Roth IRA

A Roth IRA is an individual retirement plan that bears many similarities to the traditional IRA, but contributions are not tax-deductible, and qualified distributions are tax-free.

Frequently Asked Questions
  • How do I open a Roth IRA?

    Most banks and brokerages offer Roth IRA accounts. First you need to be sure that your income qualifies you to open a Roth. Then you have to fill out the paperwork, name beneficiaries, and decide how to invest the money. The good part: You’re in charge of when to open a Roth IRA, not an employer.

  • When can you withdraw from a Roth IRA?

    You can withdraw your contributions at any time and owe no taxes or penalties. But you can only withdraw the account’s earnings according to specific rules, with some specified exceptions, such as health insurance premiums while you are unemployed.

  • Are Roth IRA contributions tax deductible?

    Roth IRA contributions are never tax-deductible: The essence of a Roth is that you contribute with after-tax income. However, qualified distributions from a Roth are tax-free, unlike withdrawals from a traditional IRA.

  • Can you have a 401(k) and a Roth IRA?

    Yes, you can have both types of accounts—and it's a good way to diversify retirement savings. Just be sure that you contribute no more than the permissible limits for each account. Being able to open a Roth IRA depends on your income, but there are no income limits for having a 401k).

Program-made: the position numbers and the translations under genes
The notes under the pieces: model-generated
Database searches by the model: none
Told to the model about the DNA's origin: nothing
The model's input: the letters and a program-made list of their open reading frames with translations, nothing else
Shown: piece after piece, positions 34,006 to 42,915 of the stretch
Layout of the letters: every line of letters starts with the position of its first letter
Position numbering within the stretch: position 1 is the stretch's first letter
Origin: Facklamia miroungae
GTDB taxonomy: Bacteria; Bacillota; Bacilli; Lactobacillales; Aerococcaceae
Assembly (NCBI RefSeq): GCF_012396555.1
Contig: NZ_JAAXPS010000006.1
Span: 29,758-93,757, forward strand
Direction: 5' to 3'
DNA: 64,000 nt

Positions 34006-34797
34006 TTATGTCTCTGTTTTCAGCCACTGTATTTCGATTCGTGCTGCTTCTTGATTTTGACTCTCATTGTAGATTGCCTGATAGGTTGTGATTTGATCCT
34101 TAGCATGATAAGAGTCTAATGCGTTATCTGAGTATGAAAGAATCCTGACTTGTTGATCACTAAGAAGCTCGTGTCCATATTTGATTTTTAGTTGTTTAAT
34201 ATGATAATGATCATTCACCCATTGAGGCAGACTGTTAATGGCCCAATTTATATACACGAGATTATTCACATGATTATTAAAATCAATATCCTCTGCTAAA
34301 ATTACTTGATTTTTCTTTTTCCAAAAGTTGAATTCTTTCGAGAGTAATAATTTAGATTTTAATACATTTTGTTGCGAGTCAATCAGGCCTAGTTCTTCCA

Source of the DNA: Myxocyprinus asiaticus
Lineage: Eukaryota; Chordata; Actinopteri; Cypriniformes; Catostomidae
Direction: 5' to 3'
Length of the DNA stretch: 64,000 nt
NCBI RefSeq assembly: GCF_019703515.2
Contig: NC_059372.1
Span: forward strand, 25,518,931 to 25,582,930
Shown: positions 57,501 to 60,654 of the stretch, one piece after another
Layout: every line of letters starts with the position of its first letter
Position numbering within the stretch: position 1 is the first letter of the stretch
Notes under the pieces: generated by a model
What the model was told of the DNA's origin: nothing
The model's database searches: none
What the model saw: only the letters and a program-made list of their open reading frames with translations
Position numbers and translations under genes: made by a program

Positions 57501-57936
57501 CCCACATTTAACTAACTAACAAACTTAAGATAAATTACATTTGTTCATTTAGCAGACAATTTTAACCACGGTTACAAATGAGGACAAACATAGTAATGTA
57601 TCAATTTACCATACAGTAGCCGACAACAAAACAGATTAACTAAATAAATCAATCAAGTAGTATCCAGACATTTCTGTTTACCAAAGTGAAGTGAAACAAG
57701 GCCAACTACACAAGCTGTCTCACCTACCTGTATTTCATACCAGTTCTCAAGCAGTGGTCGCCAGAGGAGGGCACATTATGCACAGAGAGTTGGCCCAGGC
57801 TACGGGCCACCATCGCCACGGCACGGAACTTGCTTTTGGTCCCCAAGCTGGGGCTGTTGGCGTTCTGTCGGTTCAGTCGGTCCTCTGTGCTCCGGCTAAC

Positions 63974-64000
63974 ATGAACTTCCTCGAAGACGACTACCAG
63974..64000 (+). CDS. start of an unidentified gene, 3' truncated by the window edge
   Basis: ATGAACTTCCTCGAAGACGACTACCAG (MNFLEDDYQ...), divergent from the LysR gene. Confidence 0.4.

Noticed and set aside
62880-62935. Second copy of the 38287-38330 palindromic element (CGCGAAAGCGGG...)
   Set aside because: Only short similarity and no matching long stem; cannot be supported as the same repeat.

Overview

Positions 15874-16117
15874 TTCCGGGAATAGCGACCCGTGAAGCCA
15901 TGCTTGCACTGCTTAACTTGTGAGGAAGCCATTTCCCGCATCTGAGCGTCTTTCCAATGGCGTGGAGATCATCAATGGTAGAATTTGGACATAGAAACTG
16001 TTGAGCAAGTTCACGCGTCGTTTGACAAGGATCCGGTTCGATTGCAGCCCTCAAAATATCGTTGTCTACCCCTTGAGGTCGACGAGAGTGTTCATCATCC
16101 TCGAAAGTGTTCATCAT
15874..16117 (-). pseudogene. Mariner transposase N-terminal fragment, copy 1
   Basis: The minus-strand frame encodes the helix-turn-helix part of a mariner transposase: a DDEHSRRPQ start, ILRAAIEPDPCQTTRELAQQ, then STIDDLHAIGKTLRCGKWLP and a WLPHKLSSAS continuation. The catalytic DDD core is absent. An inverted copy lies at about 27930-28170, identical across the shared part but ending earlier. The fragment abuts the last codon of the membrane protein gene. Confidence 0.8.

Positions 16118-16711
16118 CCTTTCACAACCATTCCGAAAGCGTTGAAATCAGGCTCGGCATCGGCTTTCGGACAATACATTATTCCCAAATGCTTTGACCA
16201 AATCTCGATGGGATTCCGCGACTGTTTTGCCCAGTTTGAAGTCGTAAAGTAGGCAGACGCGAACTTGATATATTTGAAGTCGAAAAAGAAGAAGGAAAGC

• Can I open a Roth IRA for my child?

    Yes, but only if your child has earned income. This can be from odd jobs or side gigs like selling crafts, or if your child is employed, for example, as an actor or model. If your child is a minor, it needs to be a custodial account. The decades of tax-free growth of the funds before retirement make opening a Roth IRA a really smart move and a good way to introduce your child to financial planning.

  • What are the downsides of a Roth IRA?

    The biggest disadvantage may be that you don’t get a tax deduction for your contributions when you make them, which can be a problem if you’re close to a higher income bracket. You also are limited by the five-year rule, which makes Roth IRAs a less-desirable choice for older investors who may want to use their retirement income sooner.

Key Terms

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  1. IRS. "2022 Limitations Adjusted as Provided in Section 415(d)."